Like anyone else with a visual impairment, I have learned to adjust to the sight-oriented world around me.  I have accommodations at my place of work, I am sure to keep my apartment well-lit, and I use my white cane when travelling in public. These adaptive skills and resources, though they don’t entirely erase my disability, help to minimize my struggles, and maximize my independence and inclusion.

There is one place, however, where this sense of inclusion is incredibly difficult to attain. It is a place where I am reminded of my visual impairment every moment, every Sunday morning.

It’s sadly ironic to me that a church service is the place where I feel MOST limited by my visual impairment.  After all, I have always held the belief that a faith-based community should be the most inclusive of any of my social circles.  I understand that not everyone reading this blog will identify as having the same faith background as me, or even identify as having any faith.  However, I have had enough conversations with other individuals who are visually impaired or blind to know that inclusion and accommodation in a faith-based community is something that is often lost when so much participation is based on an individual’s vision. I think it’s a concern that needs to be addressed.

In my experience, the biggest hurdles to my full participation on Sunday mornings come when I cannot read the bulletin (which often has the sermon outline), and not being able to read the lyrics that are posted on screens in the front.  I breathe a sigh of relief when the songs that we sing in worship are ones that I have memorized, because then my disability doesn’t matter. I am simply one voice, joining others, and sharing a community experience. I crave those moments.

The church that I attend is aware of my visual impairment, and has been accommodating, but only when I ask and remind them every week. They will make me a large print bulletin, but only if I let them know the Thursday before, because the layout they use to include all of the information is, I assume, all the more difficult and time-consuming to make large print. And, even though I appreciate that effort, I do feel a burden of expectation. Like, “Well, no matter what life throws my way, I HAVE to be in church on Sunday, because they’ve taken the time for this individual accommodation.”

And I feel singled out again, because I am the ONLY one who needs a very special bulletin made.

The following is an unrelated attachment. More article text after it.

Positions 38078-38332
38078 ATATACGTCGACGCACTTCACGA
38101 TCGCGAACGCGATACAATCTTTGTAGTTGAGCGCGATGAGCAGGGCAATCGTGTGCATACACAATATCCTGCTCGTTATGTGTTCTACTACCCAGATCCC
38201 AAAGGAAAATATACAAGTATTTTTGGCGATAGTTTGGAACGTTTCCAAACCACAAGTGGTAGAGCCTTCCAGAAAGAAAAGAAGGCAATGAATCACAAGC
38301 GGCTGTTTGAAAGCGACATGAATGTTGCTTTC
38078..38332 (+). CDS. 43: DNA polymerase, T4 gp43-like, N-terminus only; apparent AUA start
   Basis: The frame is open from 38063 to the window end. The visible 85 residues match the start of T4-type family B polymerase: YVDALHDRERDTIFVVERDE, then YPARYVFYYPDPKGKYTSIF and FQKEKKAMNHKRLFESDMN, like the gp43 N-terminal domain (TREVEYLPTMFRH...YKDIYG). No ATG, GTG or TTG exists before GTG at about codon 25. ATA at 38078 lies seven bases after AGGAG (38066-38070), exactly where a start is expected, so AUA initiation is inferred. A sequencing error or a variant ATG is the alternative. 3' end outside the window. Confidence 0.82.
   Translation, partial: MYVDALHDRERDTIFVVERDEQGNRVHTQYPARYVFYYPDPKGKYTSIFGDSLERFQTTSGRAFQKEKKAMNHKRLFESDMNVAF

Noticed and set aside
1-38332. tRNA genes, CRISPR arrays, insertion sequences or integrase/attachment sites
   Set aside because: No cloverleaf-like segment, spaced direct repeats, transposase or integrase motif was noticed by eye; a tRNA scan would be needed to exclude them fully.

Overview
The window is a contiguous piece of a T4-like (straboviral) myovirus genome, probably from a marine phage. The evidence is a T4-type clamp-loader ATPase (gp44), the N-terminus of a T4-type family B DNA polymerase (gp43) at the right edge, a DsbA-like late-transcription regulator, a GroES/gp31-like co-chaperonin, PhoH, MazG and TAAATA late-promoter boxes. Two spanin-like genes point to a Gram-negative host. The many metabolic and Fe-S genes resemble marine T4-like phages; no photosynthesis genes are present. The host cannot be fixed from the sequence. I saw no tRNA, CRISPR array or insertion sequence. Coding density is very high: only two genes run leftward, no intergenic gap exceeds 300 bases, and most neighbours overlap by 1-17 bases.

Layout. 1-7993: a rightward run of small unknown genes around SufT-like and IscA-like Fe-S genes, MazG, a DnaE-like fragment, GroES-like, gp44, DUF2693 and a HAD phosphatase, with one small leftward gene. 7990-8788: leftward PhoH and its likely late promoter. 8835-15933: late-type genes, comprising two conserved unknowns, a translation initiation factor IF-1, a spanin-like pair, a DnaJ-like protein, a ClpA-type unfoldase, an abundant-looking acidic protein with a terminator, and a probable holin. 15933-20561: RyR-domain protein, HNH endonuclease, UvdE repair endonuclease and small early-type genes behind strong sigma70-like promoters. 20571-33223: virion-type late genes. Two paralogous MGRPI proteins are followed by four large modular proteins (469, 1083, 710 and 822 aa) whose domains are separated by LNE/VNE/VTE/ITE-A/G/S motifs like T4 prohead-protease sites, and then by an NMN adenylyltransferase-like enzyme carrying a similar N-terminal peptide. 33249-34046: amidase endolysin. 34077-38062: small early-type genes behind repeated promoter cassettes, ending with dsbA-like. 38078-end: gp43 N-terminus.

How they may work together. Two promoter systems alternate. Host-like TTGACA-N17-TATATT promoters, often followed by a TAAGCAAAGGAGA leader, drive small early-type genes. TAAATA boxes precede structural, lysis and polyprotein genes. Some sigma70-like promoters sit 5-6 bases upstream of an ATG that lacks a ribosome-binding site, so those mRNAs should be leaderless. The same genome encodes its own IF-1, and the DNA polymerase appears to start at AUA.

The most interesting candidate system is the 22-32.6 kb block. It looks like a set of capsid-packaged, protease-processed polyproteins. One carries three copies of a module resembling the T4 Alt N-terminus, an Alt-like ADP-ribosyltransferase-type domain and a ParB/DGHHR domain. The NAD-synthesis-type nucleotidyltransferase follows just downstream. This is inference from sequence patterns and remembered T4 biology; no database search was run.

I think all of these exclusionary feelings could be avoided if faith-based communities simply changed their thoughts about visual participation in services.  Yes, I understand why you want to make your lyrical PowerPoint presentations aesthetically pleasing, Worship Director/Tech Guy, but if it limits full participation from every single person in that room, is it really worth it?  What’s the problem with high-contrast, large, simplistic font? Why must it always be “flashy” or “pretty”? What happened to “functional” and “practical”?

And the same goes for the bulletin, and any other documentation that is shared in the community. Why not print double-sided, 18 point font with all of the important information? I am sure many people – not just those who have low vision – would appreciate the easy-to-read style. And why not utilize technology? Though I’m not much of a tech-gal, I would imagine that anything that would be brought to a community during a worship service could be sent electronically ahead of time, and if formatted properly, could even be made accessible to those who have no vision. Smartphones are amazing for that sort of thing.

Someone once told me that individuals with disabilities are the most creative people, because we are constantly finding new ways to adjust to the not-always-accessible world around us. I think that this creativity needs to be advocated for, and we need to share it with our social circles, so that accommodations eventually become the status-quo. Everyone deserves to feel welcome and included.

I’d love to know your thoughts on this. If you participate in a faith-based community, have you shared some of my frustrations about accessibility? What strategies have you found that allow you to have a better experience? If you don’t attend a faith-based organization, are there similar social activities that you feel limited participation because of your visual impairment? If so, what are your strategies and thoughts about this?